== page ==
A 10 minute delay at the beginning of the day can have a big impact on a long drive day – and there are plenty of them. There is very little that is more frustrating than everyone being ready on time except that one person who didn’t get up in time, and starts putting their tent down 5 minutes before you are due to leave.  Also ,try to factor in that everyone else needs to get into the lockers etc in the morning.  So even if you only need 10 minutes to get your stuff sorted, if 20 people think the same thing that’s a big queue at 10 minutes to breakfast.  If you don’t mind getting up a little early do it and save yourself the headache.

Do your research

Do you know what you booked or where you’re going? If you booked a camping overland trip don’t be surprised when you get given a tent, and have to sit in a bus all day at least a few times. Be honest about how much you are willing to chip in.  I hate washing up for example, and one guy didn’t like to cook.  So we took each other’s washing and cooking shifts – both of us were happier as result. Remember that you don’t have to rough it if you don’t want to – there are often options to pay extra and sleep in an actual bed if you are tired of camping.  There are also accommodated versions of many of the tours – though I think upgrading on a Ad hoc basis worked better for us.

Ignore Fear of Missing Out (FOMO)

One of our nicest, most chilled days was when everyone else went snorkelling and we didn’t. I dyed my hair (long overdue). Used a hairdryer for the 1st time in 6 months. Put make up on. Steve even put his one and only shirt on. We met everyone in the evening for drinks and had a great night. In Livingstone, everyone else was Bungee Jumping. I almost did it – until Steve reminded me that I cry on rollercoasters, so jumping off a bridge was probably going to give me a heart attack. FOMO nearly drove me to jumping off a bridge. IGNORE FOMO

However many drugs you think you will need – take twice as many

Remember those long driving days? They can play havoc on your body. Not least because the roads aren’t great and you sat down for 12 hours at a time. At least three of us were surviving on painkillers alone by the end of the trip. However, you can buy most prescription drugs over the counter so its not all bad news!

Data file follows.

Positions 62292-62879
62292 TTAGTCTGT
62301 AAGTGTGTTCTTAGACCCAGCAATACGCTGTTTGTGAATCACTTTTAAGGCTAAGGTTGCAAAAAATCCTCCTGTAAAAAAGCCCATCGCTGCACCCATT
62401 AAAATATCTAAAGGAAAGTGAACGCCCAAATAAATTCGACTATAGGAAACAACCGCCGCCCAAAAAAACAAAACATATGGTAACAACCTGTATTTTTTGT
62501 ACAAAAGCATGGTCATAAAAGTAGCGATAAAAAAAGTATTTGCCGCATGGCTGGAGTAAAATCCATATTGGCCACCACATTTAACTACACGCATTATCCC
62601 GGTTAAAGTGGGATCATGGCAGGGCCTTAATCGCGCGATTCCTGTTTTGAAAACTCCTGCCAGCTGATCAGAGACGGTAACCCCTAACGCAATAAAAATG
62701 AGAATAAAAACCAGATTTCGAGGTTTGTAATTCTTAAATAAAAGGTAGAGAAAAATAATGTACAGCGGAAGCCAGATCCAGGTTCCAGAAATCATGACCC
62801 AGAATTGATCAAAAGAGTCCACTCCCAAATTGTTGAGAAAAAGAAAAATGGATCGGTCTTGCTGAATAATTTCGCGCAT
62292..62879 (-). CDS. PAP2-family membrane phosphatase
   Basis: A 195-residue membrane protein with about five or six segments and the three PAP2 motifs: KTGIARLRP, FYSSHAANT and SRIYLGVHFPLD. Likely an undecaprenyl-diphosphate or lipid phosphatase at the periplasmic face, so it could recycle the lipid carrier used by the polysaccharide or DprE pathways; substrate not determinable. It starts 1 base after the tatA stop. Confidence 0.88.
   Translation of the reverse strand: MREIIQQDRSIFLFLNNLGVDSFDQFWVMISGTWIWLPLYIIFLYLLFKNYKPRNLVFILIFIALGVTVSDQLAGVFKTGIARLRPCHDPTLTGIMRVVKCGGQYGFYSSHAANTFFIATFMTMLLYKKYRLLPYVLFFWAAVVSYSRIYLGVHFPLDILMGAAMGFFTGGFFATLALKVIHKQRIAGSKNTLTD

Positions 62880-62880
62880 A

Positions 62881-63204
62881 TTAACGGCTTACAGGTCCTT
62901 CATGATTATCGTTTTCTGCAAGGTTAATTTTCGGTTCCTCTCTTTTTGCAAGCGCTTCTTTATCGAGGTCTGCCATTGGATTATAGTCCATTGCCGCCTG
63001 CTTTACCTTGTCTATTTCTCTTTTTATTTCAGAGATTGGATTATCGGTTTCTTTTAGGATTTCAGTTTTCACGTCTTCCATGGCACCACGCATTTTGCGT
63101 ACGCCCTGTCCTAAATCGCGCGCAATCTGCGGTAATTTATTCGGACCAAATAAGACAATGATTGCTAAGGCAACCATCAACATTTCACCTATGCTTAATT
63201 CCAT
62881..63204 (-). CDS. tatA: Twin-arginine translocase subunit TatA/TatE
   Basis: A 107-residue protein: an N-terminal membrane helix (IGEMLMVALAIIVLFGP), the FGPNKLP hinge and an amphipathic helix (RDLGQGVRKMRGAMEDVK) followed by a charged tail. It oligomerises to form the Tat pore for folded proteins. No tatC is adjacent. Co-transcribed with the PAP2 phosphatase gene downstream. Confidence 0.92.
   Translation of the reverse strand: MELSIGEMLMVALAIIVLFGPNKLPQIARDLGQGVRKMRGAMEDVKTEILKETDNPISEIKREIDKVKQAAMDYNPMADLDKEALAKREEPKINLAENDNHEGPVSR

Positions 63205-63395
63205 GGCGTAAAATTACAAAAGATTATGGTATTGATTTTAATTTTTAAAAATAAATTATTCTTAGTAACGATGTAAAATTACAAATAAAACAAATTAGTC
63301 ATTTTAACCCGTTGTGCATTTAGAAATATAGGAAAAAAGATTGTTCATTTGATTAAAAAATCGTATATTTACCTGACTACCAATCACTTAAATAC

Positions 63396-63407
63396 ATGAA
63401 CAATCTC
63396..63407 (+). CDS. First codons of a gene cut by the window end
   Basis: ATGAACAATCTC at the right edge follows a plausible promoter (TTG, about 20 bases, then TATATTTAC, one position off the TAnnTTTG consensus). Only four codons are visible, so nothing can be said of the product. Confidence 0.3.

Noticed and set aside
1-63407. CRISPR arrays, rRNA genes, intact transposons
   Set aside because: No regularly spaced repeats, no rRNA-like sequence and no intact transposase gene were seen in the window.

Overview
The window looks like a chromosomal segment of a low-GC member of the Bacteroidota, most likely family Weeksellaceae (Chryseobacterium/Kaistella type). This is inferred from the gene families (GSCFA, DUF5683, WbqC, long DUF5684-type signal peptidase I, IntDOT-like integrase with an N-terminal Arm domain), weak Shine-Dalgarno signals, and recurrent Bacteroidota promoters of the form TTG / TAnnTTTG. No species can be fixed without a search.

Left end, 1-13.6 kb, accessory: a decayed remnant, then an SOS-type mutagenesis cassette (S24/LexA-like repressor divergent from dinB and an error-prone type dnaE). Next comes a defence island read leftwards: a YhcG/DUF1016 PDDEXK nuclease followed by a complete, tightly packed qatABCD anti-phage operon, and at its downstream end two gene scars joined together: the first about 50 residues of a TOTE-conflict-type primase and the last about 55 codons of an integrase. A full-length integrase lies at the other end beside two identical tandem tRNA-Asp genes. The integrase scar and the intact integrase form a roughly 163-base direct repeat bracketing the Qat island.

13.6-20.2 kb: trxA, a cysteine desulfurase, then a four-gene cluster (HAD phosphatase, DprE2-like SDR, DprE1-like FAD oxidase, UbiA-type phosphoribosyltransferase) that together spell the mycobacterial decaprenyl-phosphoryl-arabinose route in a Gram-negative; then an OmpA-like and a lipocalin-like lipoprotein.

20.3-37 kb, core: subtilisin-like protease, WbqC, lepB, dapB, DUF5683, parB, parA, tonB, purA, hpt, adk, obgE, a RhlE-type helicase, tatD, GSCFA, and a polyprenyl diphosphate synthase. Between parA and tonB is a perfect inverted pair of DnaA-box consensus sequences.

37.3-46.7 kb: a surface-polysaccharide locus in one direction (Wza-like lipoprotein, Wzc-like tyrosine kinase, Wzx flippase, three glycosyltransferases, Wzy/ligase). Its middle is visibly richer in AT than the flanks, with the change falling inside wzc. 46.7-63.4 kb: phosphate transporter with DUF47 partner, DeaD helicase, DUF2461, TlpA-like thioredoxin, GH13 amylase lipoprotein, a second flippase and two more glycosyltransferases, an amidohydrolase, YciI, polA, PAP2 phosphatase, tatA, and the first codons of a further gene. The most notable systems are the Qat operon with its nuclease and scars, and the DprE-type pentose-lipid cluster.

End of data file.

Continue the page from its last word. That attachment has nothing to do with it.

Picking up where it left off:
Get involved!!!!

You don’t have to be the last one in the bar every night. You don’t even need to drink, or play drinking games, or go out to dinner with everyone, but really, what’s the point of going on a group trip if you aren’t going to meet new people? We were fortunate enough to meet some really cool people on our tour that we will definitely be seeing again. If you stay permanently glued to your Smartphone you can easily miss out on making some amazing new friends.

One final thing  – a lot of the travel agencies sell the tours without telling you a lot about them until a few days before, including the stuff you will need, and that you will be camping.  If you book through an agency ask them to give you details of the company actually providing the tour.  In the case of Acacia we got so much info from them beforehand and they were really helpful.You can book an Acacia tour direct at 

2 thoughts on “DON’T BE A DICK: 10 Golden rules for surviving an Overland Tour

  • November 6, 2017 at 10:43 am

    Hi Carter’s

    We’ve recently launched and would love to invite you to post some of your stories, images or videos on the platform to share with fellow travellers? You’re welcome to add links back to your blog here if submitting a blog or story to the site.


    • November 25, 2017 at 9:11 pm

      Hi Sabine. That sounds great! We’re in the process of adding some more onto here so we will definitely do this! bThanks for the invite


Leave a Reply

Skip to toolbar